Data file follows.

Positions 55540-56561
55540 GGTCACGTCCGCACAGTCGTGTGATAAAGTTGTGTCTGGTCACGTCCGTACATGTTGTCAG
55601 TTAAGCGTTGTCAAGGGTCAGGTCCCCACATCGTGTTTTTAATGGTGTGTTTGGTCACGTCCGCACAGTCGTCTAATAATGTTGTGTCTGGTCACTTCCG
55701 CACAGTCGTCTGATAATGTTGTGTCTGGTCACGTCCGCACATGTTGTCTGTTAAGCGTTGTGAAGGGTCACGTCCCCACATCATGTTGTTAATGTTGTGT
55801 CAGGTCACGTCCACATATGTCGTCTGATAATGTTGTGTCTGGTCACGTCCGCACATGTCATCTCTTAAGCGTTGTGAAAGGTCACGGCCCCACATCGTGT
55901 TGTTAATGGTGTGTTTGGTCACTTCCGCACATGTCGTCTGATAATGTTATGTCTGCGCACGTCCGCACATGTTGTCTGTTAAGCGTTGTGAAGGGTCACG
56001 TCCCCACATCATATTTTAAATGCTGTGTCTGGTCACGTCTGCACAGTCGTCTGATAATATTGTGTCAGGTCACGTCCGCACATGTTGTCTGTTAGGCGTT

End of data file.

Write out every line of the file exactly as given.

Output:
Positions 55540-56561
55540 GGTCACGTCCGCACAGTCGTGTGATAAAGTTGTGTCTGGTCACGTCCGTACATGTTGTCAG
55601 TTAAGCGTTGTCAAGGGTCAGGTCCCCACATCGTGTTTTTAATGGTGTGTTTGGTCACGTCCGCACAGTCGTCTAATAATGTTGTGTCTGGTCACTTCCG
55701 CACAGTCGTCTGATAATGTTGTGTCTGGTCACGTCCGCACATGTTGTCTGTTAAGCGTTGTGAAGGGTCACGTCCCCACATCATGTTGTTAATGTTGTGT
55801 CAGGTCACGTCCACATATGTCGTCTGATAATGTTGTGTCTGGTCACGTCCGCACATGTCATCTCTTAAGCGTTGTGAAAGGTCACGGCCCCACATCGTGT
55901 TGTTAATGGTGTGTTTGGTCACTTCCGCACATGTCGTCTGATAATGTTATGTCTGCGCACGTCCGCACATGTTGTCTGTTAAGCGTTGTGAAGGGTCACG
56001 TCCCCACATCATATTTTAAATGCTGTGTCTGGTCACGTCTGCACAGTCGTCTGATAATATTGTGTCAGGTCACGTCCGCACATGTTGTCTGTTAGGCGTT